“The more you read, the more things you will know. The more that you learn, the more places you’ll go.” – Dr. Seuss, “I can read with my eyes shut!”
I love reading, always have. I love the fact that my children enjoy reading too and are delighted they enjoy the adventures a good book takes them on. That’s one reason I’m encouraged every year to see the major emphasis in the school systems and libraries around the country on reading. Every March, since 1998, there has been an annual campaign appropriately dubbed, “Read Across America.”
The tribute was established around the birthday of one of the world’s favorite children’s book authors, and still one of mine – Theodore Seuss Geisel, or you may know him as Dr. Seuss.
Dr. Seuss would have turned 110 years old on Sunday, March 2 and is honored by this event for his ability to open doorways and transport his readers across time and space, while binding families and friends together. There’s never been an author to have as much flare for creativity and talent for peaking the imagination, as did Dr. Seuss. He’s known for a number of children’s books including, “The Cat in the Hat,” Horton Hears a Who” and so, so many more.
If you’re like me and have shared a book with a child, then you must have known the joy and excitement this small but meaningful act can bring. But according to The National Center for Education Statistics, since 1993 only 53 to 58 percent of children ages three to five received this joy on a daily basis. The National Education Association created the event, and now in its 17th year, continues to focus on motivating children and teens to read.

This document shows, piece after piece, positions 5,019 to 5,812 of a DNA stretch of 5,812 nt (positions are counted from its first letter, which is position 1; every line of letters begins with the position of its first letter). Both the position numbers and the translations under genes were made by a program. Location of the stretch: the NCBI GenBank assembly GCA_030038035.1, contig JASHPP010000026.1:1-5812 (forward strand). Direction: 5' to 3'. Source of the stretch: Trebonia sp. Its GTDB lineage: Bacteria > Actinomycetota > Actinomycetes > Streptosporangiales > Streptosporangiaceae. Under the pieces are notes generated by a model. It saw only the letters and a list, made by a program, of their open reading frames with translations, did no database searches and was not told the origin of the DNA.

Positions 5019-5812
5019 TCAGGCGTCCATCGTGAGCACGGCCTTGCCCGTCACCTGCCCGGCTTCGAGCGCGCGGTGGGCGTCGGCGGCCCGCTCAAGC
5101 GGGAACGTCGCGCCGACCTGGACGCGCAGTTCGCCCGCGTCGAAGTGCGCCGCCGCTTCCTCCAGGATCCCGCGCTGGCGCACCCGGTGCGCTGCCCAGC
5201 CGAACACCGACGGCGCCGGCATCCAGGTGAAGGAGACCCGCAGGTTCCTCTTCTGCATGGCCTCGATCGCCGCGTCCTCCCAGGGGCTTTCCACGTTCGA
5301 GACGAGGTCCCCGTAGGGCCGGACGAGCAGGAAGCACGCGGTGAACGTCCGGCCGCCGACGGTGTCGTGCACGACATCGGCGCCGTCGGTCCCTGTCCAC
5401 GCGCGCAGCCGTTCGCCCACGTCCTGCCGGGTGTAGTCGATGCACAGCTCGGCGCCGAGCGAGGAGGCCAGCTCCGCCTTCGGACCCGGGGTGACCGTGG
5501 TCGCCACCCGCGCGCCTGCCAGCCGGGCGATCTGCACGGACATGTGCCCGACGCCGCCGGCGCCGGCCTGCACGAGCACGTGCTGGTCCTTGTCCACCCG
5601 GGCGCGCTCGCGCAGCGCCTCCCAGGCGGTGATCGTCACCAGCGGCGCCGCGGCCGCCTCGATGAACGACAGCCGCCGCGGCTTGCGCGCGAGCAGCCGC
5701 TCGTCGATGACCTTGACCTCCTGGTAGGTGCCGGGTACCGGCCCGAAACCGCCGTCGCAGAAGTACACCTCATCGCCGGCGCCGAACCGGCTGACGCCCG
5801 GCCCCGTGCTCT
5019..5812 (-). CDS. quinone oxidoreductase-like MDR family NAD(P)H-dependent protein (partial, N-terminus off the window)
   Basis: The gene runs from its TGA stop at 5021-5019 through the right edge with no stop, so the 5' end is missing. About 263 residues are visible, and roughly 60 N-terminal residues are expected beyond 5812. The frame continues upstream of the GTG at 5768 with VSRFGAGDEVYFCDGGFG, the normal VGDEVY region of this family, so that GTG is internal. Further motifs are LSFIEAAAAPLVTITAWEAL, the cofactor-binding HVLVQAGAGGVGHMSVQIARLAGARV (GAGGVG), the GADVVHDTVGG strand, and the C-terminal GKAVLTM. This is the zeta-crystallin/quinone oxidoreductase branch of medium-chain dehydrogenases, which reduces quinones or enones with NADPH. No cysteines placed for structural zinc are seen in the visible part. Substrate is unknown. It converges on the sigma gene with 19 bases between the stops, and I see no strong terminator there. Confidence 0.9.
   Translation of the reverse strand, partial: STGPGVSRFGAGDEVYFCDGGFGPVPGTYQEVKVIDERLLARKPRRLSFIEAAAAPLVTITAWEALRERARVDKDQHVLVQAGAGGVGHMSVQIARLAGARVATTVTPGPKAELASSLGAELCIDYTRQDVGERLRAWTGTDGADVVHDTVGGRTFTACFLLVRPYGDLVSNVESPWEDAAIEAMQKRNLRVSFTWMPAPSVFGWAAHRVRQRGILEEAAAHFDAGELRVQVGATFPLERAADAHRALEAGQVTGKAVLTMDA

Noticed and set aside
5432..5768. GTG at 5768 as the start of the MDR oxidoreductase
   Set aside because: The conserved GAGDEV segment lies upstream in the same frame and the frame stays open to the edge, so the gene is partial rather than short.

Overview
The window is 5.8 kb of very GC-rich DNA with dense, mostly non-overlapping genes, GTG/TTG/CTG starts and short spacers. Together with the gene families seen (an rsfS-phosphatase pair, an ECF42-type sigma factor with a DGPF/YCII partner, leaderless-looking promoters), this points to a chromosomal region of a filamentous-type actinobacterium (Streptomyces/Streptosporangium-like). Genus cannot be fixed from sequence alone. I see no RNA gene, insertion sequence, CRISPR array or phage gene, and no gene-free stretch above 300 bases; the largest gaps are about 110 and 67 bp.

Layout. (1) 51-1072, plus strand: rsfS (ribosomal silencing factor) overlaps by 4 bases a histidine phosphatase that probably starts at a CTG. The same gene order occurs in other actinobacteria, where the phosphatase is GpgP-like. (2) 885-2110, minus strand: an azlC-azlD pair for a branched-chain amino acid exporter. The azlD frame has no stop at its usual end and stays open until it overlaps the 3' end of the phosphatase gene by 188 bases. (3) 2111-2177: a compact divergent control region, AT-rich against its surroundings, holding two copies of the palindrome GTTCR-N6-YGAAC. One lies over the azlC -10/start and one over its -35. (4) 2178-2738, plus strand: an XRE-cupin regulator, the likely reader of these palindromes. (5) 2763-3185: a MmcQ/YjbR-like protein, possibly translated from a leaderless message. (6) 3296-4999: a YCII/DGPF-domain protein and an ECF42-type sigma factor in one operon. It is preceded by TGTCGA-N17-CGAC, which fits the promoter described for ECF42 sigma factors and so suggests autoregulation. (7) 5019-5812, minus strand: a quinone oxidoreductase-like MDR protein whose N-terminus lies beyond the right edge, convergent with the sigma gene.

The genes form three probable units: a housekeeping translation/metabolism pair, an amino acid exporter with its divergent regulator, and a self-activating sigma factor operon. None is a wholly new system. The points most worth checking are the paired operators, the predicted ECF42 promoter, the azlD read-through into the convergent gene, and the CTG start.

I’ll confess, I’m a bit biased toward the importance of reading. That’s especially true considering the line of work I’m in. In all fairness, though, much of my regard for reading comes as a direct result of looking into the eyes of my children when reading a book like “The Cat in the Hat” or “Llama, Llama, Red Pajamas” at bedtime. To see pages of words illustrated in such a way that takes a child from their bedroom to some far off place is just indescribable. And I know that despite how elementary some of the stories I get to share are, that the learning curve has already begun for them. It’s our job as parents to make sure that they stay ahead of that curve, or for some just to make sure they are in the loop.
Read Across America makes reading a high priority this week. It brings the importance of reading front and center in the classrooms and in libraries across our country. If we want our children to be successful, then we’ve got to teach them the art of reading. Then we’ve got to encourage them to do it often. I don’t know about you, but I can’t think of a better recipe for success than learning to fall in love with reading. And who knows, it all might start with a good Dr. Seuss book. After all, as they say in Seussville, “You’re never too old, too wacky, too wild, to pick up a book and read to a child.”